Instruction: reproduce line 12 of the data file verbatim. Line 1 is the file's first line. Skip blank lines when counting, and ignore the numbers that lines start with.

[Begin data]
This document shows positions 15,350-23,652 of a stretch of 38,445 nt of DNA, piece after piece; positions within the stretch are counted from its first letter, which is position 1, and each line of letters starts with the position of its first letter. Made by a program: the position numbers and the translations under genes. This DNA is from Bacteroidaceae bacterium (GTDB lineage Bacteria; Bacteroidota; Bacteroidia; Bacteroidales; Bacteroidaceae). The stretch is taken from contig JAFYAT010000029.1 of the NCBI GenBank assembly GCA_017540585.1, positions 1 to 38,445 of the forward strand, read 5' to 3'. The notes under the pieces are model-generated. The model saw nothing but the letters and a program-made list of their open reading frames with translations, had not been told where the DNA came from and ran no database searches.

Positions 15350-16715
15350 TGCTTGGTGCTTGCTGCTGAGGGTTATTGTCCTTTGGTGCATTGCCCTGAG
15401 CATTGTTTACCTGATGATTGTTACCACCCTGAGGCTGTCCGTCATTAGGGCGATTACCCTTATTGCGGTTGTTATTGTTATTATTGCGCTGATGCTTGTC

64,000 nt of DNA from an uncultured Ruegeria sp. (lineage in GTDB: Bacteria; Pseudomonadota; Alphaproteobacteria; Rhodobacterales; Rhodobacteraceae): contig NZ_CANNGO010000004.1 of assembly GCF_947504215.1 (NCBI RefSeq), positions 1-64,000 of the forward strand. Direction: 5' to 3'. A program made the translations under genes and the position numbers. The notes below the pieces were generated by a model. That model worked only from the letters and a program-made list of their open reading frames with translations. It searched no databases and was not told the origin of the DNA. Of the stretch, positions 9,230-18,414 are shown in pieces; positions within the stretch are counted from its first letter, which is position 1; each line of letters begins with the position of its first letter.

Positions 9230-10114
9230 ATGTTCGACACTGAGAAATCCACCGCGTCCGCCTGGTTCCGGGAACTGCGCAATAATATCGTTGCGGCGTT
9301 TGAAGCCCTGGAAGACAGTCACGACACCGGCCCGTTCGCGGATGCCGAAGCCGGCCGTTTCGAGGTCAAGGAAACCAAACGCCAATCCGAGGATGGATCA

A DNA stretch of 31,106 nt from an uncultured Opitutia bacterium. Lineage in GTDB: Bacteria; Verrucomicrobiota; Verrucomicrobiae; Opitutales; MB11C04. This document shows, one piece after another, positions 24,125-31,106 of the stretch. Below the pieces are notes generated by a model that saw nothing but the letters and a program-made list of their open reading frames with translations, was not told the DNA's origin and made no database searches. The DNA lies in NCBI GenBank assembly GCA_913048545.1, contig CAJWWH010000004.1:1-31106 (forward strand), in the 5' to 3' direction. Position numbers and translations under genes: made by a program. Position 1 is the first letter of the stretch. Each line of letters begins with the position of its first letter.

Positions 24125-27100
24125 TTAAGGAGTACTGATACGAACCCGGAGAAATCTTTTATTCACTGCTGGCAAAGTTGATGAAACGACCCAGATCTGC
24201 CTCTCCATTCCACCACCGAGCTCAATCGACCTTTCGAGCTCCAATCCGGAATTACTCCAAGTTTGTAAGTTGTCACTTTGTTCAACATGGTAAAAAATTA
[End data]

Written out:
24201 CTCTCCATTCCACCACCGAGCTCAATCGACCTTTCGAGCTCCAATCCGGAATTACTCCAAGTTTGTAAGTTGTCACTTTGTTCAACATGGTAAAAAATTA